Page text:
Visit to bar scuttles pension for search-rescue worker

Had car crash after making preparations for mission

While harshly criticizing the Veterans Review and Appeal Board, the Federal Court has upheld the board’s denial of a pension to a search-and-rescue worker.

Danno Schut, a technician with the 442 Transport and Rescue Squadron, was a “soldier’s soldier,” the court says. In fact, he was supposed to be on Christmas leave in 1979 when he heard about the wreck of a Panamanian ship, the Lee Wang Zin.

He volunteered to participate in the rescue mission, but before he could get to the shipwreck, his own personal disaster intervened.

The night before he was scheduled to leave on the Lee Wang Zin mission, Schut visited the base to prepare his gear and then spent about three hours with his colleagues in a hotel bar.

The review board accepted his evidence that he consumed only two beers, but elsewhere in its reasons seemed to suggest that he had drunk more and in doing so engaged in “moral turpitude.”

Schut left the bar around 11:30 p.m. and as he drove he was pursued by a police cruiser at speeds of up to 130 kilometres per hour. He lost control of his car and hit a tree, sustaining serious injuries which disabled him permanently.

He applied to Veterans Affairs Canada for disability benefits, claiming that he was on duty at the time of the crash and that it was caused by his anxiety over the coming rescue mission.

These arguments were dismissed at all stages of appeal, although a review panel suggested that Schut should make a new application to Veteran Affairs based on his claim of acute stress disorder.

Schut’s related appeal to the Canada Pension Commission was pending at the time of this judgment.

During the appeal process, Schut argued that his injuries were pensionable in that he was engaged in activity incidental to his duty, and that this theory was used in workers’ compensation cases, even when the underlying legislation was much stricter about such matters than the federal Pension Act, which governed his situation.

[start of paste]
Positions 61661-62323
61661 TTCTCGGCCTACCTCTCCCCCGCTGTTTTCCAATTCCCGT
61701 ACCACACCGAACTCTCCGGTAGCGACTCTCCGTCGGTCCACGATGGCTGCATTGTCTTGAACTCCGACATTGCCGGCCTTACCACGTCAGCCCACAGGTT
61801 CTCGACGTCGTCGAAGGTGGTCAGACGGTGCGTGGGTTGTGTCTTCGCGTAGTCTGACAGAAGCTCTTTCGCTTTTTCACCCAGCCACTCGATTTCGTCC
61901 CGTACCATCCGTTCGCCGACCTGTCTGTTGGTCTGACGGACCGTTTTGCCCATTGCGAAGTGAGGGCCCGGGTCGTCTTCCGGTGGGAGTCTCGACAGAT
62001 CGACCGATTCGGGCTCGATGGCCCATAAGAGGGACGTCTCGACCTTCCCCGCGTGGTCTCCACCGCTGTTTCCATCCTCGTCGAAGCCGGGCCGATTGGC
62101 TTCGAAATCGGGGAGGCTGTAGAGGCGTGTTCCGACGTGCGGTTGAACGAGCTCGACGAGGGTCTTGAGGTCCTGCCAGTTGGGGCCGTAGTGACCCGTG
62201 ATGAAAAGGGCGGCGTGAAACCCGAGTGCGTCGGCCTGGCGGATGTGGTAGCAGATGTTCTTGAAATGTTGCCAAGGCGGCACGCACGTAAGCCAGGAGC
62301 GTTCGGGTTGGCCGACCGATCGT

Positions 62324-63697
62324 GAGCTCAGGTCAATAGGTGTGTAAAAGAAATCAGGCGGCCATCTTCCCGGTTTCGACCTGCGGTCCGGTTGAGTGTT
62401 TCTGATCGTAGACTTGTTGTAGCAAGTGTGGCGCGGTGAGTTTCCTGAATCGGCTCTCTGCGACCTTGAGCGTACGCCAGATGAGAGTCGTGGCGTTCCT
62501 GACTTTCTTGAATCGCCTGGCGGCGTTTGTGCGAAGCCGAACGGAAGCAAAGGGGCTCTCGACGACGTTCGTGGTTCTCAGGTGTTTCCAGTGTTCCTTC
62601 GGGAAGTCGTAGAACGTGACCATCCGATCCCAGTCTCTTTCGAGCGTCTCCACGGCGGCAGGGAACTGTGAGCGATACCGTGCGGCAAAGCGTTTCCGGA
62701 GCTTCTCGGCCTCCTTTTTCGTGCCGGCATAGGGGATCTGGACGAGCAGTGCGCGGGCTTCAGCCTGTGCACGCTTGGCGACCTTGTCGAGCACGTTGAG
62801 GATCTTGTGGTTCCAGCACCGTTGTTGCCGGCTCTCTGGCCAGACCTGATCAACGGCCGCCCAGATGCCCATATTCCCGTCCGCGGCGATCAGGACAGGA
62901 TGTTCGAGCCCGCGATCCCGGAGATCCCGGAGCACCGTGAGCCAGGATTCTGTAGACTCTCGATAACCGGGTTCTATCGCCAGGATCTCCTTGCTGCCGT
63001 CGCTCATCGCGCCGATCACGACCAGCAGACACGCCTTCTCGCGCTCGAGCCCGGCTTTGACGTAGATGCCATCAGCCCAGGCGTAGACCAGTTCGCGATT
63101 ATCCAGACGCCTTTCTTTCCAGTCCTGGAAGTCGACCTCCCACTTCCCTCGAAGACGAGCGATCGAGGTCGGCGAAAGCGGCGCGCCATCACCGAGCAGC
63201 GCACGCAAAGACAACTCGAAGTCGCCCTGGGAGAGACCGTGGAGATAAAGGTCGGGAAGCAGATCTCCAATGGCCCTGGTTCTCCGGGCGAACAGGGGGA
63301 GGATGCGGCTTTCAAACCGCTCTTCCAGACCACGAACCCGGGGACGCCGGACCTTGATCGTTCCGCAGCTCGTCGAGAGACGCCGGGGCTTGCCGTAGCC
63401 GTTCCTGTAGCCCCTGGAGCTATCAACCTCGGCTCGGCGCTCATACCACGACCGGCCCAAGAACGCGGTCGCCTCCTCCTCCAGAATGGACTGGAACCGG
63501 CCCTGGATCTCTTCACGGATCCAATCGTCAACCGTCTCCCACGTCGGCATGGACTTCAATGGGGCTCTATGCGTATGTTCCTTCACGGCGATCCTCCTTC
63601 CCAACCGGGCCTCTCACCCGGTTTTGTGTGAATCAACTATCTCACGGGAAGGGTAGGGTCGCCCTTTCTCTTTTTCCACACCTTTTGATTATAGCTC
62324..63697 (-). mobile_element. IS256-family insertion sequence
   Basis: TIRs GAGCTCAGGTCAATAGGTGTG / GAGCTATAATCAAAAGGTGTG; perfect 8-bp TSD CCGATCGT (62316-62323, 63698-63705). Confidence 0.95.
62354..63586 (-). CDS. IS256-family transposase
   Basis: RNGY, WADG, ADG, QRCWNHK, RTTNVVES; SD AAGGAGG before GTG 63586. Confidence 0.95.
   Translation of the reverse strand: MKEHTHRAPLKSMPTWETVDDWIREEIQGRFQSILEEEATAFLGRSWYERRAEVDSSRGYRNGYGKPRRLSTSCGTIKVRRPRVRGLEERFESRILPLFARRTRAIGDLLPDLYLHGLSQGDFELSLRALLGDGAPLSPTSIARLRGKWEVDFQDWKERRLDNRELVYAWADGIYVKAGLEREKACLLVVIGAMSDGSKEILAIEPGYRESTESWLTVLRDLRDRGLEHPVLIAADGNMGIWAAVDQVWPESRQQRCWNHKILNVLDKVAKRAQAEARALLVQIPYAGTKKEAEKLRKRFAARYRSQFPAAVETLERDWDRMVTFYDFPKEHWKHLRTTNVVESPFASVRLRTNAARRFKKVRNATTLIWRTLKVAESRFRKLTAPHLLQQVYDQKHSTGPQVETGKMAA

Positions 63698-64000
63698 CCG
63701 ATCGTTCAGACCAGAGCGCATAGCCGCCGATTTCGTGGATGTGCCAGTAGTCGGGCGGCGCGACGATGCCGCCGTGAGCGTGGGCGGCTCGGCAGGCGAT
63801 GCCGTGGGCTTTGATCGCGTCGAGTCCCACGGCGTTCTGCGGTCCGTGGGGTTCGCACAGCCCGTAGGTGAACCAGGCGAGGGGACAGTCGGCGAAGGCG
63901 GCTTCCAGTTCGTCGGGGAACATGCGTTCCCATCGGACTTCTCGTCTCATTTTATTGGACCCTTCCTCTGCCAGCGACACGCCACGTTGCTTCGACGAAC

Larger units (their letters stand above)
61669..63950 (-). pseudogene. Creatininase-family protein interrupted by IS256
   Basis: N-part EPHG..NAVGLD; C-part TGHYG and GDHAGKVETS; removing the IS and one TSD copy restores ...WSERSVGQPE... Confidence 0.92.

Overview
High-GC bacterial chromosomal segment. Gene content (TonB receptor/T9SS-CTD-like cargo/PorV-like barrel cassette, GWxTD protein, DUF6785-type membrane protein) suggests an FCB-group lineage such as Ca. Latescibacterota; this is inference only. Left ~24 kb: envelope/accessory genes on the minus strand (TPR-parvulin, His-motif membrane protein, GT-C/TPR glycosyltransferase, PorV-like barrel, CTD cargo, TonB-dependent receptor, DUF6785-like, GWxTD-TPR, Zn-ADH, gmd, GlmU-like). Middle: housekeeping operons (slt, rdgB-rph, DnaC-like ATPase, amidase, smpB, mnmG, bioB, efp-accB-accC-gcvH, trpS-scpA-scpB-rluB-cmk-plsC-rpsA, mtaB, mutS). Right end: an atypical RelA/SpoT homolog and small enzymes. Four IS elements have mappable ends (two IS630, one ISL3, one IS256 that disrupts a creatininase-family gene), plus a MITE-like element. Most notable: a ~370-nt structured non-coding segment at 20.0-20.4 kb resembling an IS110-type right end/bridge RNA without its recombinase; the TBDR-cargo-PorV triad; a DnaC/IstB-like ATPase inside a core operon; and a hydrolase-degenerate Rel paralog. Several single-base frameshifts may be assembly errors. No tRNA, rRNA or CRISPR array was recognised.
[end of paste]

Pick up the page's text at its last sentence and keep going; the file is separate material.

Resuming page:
The Pension Act provides benefits for disability “or an aggravation thereof that arose out of or was directly connected with such military service.” It excludes disabilities caused by “improper conduct.”

Justice Francis Muldoon has found the review panel “snide and unfair” to, on the one hand, accept Schut’s evidence that he drank only two beers, but on the other hand express doubts about that evidence.

Justice Muldoon also has remarked that the review panel was “perverse, if not malicious” and that it was “unworthy of the panel” to say of Schut that it was “patently unreasonable for someone to invoke their own turpitude, and then claim pensionability.”

However, Justice Muldoon has held that, in the end, the panel’s view prevailed. Despite its “snide” remarks, it accepted that Schut was not impaired and it was entitled to conclude that his visit to the bar was an event breaking any relationship between his military work and the accident.

Justice Muldoon has affirmed, however, that Schut’s best course is to continue with his Canada Pension Commission case. That is, Schut might obtain happier results, Justice Muldoon suggests, by more diligently pursuing his claim that he was suffering from acute distress disorder at the time of the accident.

For more information:

Schut v. Canada (Attorney General), Federal Court (Trial Div.) file no. T-672-99, Apr. 6/00.

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